It did seem an unlikely choice for a picture book because of the very odd subject matter. But from the first time I read this story, it totally tickled me. I loved the idea of the chickens rebelling, refusing to be exploited. I loved the way they fought back and refused to compromise. On it's simplest level, it is a funny children's story with lots of clucking and crowing. But it has many layers of meaning.

Sholem Aleichem had great compassion for animals, so there is a pro-animal message certainly. But it's also about anti-semitism. Never far from the surface of his writing, was his acute awareness of the terrible oppression of Jews in Russia and Eastern Europe. In this story, the chickens are used as scapegoats in an old ritual. But I believe he's making an analogy to the way Jews have been used as scapegoats throughout history. And during Aleichem's lifetime - like the chickens in the story - the Jews in Russia were beginning to fight back, to challenge their oppression.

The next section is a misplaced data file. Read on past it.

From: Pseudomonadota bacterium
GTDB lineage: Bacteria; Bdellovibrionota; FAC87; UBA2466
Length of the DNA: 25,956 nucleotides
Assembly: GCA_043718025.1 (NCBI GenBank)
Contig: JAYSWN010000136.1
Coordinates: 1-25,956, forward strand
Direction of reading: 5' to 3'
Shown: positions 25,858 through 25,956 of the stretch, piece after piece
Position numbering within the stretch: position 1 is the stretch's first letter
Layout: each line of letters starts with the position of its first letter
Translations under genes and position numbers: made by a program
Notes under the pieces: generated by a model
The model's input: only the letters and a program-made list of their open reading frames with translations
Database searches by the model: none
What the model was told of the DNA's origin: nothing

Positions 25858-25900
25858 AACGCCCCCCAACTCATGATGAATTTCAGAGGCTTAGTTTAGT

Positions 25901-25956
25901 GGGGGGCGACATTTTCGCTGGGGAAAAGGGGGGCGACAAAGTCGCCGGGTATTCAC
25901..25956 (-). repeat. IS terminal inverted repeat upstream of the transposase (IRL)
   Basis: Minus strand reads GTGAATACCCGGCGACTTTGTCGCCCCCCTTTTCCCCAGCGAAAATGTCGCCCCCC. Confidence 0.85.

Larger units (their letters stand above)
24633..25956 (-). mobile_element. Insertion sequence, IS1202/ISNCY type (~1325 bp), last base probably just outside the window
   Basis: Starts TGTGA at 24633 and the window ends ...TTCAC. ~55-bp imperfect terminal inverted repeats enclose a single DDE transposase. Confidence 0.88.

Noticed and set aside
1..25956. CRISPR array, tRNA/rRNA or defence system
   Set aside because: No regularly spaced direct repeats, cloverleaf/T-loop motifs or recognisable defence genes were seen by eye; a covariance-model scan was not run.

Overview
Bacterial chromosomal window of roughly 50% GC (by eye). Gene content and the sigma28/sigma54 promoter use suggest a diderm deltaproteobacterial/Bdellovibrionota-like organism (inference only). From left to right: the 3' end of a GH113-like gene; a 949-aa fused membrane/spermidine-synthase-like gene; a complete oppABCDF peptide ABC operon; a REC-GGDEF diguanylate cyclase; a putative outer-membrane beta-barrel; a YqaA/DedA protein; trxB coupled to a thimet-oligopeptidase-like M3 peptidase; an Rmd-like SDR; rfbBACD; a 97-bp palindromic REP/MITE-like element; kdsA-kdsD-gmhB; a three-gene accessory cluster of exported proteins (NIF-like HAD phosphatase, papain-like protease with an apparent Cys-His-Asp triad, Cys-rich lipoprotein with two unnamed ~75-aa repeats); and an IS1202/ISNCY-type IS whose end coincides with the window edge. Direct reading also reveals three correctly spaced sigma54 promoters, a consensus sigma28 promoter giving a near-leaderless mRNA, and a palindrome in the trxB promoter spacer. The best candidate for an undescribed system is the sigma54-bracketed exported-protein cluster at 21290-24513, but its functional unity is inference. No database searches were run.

Finally, there's yet another layer to this story - the issues of tradition and change within Jewish culture. On the most basic level, this is a story about the transition from the old world to the modern one as it was experienced by Jews who were emerging from centuries of isolation in ghettos and shtetlach. Sholem Aleichem was a genius at capturing this transition. He did it in a way that was simultaneously critical of the old ways and tender towards them. He made his readers laugh, but the underlying pain of change and loss was never far from the surface.